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The influence of mesoscale features on the distribution and the diving behaviour of sea turtles nesting in French Guiana

Last update: : Monday 19 October 2015, by Nicolas Busser

Par : Philippine Chambault, IPHC-DEPE, CNRS, Strasbourg
Date : Jeudi 19 novembre 2015 à 13h30
Lieu : IPHC, Amphithéâtre Grünewald, bâtiment 25

Driven by complex physical and biological processes, the marine environment is highly heterogeneous leading to resources partitioning at spatial and temporal scale. To adapt to such patchiness, sea turtles have developed migration strategies from their nesting sites to their foraging grounds. In most nesting sites, the lack of resources associated with the energy required for oviposition constrain turtles to minimize their energy expenditure and stop feeding during the egg laying season. To replenish the body reserves after this energy-demanding period, sea turtles migrate in areas under the influence of mesoscale features (eddies, fronts, etc.) and then forage in highly productive habitats in order to maximize their foraging efficiency. Assessing the dispersal movements and the habitat used by migrating animals is a key component to understand their ecology and implement adequate conservation policies, especially when dealing with vulnerable or endangered species.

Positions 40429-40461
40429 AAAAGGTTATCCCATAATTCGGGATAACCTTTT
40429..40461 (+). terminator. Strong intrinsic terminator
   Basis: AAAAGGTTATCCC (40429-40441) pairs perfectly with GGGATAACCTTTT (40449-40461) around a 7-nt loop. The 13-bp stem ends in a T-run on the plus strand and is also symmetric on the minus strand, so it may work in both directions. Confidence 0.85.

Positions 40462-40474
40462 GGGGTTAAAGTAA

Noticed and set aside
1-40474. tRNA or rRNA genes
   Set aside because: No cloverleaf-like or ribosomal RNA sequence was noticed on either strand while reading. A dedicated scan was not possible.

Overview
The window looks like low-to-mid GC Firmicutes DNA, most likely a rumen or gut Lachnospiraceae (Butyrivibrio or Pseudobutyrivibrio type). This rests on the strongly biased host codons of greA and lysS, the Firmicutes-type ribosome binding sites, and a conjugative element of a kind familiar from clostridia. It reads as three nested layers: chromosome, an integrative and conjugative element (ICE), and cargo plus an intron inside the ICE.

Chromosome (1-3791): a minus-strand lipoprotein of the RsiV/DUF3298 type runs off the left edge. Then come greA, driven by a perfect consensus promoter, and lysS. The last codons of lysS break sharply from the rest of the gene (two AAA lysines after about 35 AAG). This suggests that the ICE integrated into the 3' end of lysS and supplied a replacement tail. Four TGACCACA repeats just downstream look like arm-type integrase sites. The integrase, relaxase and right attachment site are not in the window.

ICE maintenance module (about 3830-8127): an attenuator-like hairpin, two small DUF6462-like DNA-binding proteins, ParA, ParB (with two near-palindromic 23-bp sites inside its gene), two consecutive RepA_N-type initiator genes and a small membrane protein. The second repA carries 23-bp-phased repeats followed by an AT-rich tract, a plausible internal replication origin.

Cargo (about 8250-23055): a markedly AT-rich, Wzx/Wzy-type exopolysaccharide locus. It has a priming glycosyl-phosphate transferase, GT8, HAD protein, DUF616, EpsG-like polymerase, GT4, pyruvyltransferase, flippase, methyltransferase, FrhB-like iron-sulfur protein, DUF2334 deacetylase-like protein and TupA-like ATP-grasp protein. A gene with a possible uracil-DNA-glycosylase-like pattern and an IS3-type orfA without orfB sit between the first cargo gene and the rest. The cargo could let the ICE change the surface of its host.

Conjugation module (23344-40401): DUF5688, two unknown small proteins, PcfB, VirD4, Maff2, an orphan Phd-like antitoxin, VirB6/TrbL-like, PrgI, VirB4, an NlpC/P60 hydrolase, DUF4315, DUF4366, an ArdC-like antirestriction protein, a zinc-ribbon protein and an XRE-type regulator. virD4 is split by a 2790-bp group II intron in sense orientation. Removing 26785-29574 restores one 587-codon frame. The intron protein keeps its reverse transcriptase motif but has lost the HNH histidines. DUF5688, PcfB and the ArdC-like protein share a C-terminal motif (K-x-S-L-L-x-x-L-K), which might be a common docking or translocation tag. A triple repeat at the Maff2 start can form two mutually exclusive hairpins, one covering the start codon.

By hosting each year thousands of gravid females, French Guiana is one of the major rookery of the North-eastern coast of South America for 3 of the 7 sea turtles species of the world i.e. leatherback (Dermochelys coriacea), olive ridley (Lepidochelys olivacea) and green turtles (Chelonia mydas). Under the influence of tides, the Amazon River plume and oceanic currents, the Guiana’s region is one of the world’s most dynamic ecosystem, leading to specific environmental and hydrodynamic conditions. Therefore, this study aims to identify the environmental factors affecting the distribution and the diving behaviour of sea turtles during the migration period. To do so, we deployed 30 satellite tags on adult females in French Guiana and Suriname to inform both on their ecology (on-land and at-sea) and on the oceanographic conditions encountered during their displacements. This large dataset will provide detailed and complete knowledge of the ecology of the sea turtles nesting in French Guiana since these 3 species have different diet and use diverse ecological niches at sea.

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P. Chambault equips sea turtles with data loggers to study their diving behaviour